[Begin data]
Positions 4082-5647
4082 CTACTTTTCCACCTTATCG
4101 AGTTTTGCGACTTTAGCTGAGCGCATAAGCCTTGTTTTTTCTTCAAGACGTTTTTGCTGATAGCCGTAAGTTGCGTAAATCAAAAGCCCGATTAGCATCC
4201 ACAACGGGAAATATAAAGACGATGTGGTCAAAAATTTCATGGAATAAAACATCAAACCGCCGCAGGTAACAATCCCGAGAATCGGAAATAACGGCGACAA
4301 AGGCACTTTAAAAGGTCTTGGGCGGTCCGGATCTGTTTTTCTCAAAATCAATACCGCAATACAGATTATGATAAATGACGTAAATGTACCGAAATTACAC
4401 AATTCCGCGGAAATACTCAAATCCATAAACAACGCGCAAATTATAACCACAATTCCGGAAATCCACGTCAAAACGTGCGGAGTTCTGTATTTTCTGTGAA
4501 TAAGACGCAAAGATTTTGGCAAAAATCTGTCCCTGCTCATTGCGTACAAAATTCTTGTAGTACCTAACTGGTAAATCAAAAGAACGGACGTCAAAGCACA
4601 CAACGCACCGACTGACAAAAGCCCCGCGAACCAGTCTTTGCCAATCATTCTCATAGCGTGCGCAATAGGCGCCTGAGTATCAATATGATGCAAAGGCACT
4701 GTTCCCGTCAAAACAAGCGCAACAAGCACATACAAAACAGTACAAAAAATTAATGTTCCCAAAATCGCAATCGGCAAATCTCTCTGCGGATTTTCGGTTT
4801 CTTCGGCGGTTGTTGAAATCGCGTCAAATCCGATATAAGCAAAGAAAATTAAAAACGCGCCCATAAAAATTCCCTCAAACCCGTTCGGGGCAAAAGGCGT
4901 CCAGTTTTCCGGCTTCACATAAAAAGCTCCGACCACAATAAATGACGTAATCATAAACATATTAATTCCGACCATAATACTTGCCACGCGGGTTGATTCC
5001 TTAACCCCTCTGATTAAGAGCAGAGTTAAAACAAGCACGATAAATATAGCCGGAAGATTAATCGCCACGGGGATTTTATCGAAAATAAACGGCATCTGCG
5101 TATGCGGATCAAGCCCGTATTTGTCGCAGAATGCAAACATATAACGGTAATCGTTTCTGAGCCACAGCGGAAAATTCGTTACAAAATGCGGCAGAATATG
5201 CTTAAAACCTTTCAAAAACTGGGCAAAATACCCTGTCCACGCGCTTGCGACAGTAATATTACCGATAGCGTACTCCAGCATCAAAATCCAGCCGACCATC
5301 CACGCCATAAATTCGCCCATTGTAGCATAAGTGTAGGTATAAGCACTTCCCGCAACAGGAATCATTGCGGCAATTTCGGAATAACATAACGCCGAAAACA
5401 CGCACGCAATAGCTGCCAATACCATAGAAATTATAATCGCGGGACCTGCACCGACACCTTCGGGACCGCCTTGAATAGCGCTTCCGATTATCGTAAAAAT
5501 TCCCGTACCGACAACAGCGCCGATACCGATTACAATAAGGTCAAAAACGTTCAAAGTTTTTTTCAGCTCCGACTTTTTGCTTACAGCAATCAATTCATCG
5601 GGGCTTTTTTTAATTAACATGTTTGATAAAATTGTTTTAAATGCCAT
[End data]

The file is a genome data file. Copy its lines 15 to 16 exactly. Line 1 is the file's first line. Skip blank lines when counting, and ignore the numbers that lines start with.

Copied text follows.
5301 CACGCCATAAATTCGCCCATTGTAGCATAAGTGTAGGTATAAGCACTTCCCGCAACAGGAATCATTGCGGCAATTTCGGAATAACATAACGCCGAAAACA
5401 CGCACGCAATAGCTGCCAATACCATAGAAATTATAATCGCGGGACCTGCACCGACACCTTCGGGACCGCCTTGAATAGCGCTTCCGATTATCGTAAAAAT